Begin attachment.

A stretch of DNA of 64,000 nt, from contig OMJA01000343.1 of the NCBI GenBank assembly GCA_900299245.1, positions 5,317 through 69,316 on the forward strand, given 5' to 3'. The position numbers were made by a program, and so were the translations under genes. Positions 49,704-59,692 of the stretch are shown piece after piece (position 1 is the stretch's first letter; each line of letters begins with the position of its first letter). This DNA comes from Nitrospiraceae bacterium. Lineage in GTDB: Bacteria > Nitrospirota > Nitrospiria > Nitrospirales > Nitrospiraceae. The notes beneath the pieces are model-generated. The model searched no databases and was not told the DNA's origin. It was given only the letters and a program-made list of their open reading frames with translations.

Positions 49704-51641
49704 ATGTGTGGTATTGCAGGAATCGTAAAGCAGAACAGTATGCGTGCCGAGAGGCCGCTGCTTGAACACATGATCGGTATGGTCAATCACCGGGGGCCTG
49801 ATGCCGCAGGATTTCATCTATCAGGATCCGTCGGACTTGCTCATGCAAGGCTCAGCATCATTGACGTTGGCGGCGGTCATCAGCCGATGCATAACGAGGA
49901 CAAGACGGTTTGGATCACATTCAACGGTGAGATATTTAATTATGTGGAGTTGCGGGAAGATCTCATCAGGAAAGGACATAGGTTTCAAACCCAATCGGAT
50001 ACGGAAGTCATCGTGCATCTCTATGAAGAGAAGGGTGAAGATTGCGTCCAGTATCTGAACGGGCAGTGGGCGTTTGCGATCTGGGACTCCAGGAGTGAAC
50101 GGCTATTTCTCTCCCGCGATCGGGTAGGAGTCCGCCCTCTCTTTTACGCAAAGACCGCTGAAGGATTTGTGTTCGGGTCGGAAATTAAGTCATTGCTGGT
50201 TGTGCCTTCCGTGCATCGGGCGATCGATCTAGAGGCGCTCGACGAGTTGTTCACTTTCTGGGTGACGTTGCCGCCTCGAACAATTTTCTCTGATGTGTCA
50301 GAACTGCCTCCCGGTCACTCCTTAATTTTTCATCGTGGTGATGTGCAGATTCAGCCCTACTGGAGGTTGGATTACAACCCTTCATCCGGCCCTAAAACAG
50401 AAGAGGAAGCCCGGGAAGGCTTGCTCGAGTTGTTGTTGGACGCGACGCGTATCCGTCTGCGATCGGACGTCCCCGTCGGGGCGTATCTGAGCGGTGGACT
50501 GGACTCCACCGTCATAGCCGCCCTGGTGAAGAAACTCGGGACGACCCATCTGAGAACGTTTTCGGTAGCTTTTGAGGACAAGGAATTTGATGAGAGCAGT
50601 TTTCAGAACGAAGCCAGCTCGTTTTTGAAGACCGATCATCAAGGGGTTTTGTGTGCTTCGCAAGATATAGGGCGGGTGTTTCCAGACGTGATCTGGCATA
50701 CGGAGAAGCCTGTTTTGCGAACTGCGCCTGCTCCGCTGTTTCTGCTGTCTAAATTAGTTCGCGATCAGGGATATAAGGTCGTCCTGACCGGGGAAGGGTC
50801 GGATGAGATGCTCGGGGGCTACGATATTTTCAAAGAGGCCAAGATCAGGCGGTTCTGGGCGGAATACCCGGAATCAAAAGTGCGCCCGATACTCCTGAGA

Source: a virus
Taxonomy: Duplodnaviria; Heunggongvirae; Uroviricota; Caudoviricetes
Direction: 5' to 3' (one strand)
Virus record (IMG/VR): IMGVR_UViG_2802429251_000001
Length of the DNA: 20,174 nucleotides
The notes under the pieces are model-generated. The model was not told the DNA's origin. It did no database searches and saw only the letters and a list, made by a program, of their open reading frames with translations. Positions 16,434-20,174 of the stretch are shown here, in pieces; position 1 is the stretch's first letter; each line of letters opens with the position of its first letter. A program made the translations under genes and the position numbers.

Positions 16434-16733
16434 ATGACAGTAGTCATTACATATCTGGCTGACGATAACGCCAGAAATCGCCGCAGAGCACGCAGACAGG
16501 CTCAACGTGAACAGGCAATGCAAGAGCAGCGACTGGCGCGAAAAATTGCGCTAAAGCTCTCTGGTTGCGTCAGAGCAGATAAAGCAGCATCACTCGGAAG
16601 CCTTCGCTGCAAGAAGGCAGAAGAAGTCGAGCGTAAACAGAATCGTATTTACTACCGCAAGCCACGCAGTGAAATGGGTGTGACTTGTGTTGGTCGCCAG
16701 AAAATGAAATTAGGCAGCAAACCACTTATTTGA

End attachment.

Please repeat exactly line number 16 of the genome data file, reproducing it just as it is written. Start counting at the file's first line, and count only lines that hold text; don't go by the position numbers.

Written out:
Taxonomy: Duplodnaviria; Heunggongvirae; Uroviricota; Caudoviricetes